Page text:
Author: Joseph Fitsanakis | Date: 08 August 2017 | Permalink

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Israeli spy agency to launch anonymous technology investment fund

MossadThe Mossad, Israel’s primary intelligence agency, is preparing to launch a technology investment fund that will support Israeli-based hi-tech startups, with an eye to utilizing cutting-edge technologies in its spy operations. Israeli spy services are known internationally for their advanced use of technology in intelligence collection and special operations. But the planned investment fund is expected to systematize the Mossad’s use of cutting-edge technological solutions to intelligence challenges. It is interpreted by some commentators as “mark[ing] a new and surprising turn” in the spy agency’s approach to technology.

On Wednesday, Israeli newspaper Ha’aretz said it spoke to several unnamed Israeli bankers, who confirmed that the Mossad was “putting the finishing touches” on the anonymous technology investment fund. The bankers also told the newspaper that the fund would be officially launched “at the end of this month”. Once launched, the fund will invest in Israeli-owned technology startups, using money from the Mossad’s budget, without any outside capital. But instead of getting its share of the financial profit, the Mossad will ask instead to own the rights to the startup companies’ end-products and to be able to use them in intelligence-related work, said Ha’aretz.

According to the Israeli newspaper, the move by the Mossad is partly modeled after In-Q-Tel, a not-for-profit venture capital firm that operates as the technology investment firm of the United States Central Intelligence Agency. Based in Arlington, Virginia, In-Q-Tel invests in hi-tech technology startups focusing on new technologies that may be of use to the US Intelligence Community. Ha’aretz said it contacted the office of the Israeli prime minister for information about the Mossad’s alleged investment fund, and was told that the prime minster was looking into the matter.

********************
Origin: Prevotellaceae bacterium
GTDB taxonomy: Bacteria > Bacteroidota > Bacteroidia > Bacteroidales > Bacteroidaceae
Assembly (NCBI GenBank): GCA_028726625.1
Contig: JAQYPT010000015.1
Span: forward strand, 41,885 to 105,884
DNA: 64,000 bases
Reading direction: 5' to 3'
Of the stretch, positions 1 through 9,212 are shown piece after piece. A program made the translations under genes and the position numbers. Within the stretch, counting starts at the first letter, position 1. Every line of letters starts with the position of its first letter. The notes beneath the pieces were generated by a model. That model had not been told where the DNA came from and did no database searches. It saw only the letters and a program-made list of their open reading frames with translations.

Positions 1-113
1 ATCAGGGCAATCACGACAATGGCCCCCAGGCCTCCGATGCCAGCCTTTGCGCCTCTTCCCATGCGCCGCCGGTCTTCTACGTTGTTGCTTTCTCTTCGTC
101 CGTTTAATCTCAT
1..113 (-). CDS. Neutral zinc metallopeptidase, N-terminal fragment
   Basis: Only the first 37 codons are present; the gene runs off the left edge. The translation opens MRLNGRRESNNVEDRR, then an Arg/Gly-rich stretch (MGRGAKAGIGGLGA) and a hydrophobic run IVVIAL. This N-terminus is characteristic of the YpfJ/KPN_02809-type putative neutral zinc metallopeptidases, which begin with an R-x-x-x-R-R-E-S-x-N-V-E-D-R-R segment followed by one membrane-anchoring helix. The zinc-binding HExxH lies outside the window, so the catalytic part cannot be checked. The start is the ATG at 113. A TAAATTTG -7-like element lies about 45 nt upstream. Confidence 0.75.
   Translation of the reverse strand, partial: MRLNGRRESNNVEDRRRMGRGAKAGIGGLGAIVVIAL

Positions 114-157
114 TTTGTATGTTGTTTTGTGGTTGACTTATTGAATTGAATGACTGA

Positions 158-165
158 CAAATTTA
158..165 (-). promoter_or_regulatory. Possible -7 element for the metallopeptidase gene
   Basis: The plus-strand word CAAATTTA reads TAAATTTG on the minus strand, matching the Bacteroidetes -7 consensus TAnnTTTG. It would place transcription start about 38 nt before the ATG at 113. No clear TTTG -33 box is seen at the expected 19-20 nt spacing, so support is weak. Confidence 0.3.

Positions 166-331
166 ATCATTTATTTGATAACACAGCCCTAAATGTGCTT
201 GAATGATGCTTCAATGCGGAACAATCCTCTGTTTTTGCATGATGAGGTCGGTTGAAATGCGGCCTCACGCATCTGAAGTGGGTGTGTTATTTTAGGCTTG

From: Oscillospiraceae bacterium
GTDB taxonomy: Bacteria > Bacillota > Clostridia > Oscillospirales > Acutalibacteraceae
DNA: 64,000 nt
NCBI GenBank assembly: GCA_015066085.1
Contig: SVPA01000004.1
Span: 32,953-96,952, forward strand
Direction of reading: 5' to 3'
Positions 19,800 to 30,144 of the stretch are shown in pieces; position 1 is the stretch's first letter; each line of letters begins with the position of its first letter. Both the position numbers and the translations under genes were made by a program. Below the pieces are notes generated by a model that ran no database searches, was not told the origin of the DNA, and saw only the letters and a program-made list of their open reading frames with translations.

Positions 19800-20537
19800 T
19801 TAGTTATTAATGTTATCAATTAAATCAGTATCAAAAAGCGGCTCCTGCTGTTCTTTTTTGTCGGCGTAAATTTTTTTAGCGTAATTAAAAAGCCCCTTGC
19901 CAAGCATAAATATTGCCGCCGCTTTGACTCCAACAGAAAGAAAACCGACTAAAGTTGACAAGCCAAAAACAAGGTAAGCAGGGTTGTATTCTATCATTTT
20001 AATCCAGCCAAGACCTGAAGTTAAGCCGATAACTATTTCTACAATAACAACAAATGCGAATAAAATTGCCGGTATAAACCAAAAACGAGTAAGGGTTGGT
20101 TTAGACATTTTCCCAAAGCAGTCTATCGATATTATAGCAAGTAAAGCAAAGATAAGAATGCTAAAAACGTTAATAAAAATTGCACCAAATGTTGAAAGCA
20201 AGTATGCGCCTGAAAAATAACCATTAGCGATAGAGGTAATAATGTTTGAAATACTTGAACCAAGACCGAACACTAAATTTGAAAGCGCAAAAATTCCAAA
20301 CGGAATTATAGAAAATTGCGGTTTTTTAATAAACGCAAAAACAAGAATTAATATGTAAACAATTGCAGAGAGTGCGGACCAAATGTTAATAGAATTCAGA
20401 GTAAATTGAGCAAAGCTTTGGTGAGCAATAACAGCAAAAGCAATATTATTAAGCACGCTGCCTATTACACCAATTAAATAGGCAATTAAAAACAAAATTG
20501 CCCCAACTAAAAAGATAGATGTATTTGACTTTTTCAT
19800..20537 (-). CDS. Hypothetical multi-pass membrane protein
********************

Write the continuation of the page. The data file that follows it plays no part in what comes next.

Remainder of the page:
Author: Joseph Fitsanakis | Date: 15 June 2017 | Permalink

Israeli spy agencies’ budget has doubled in ten years

Yossi CohenThe combined budget of the two primary intelligence agencies of Israel, the Mossad and the Shin Bet, has doubled in the past decade, according to a report issued by the Israeli Ministry of Finance. Shin Bet is Israel’s domestic intelligence service, and is primarily responsible for counterterrorism and counterintelligence. The Mossad is Israel’s primary intelligence service, which means that it collects intelligence from foreign targets. The secretive agency also conducts covert and clandestine operations when authorized to do so by Israel’s government. The two agencies tend to work together with varying degrees of succces, but have distinct budgets.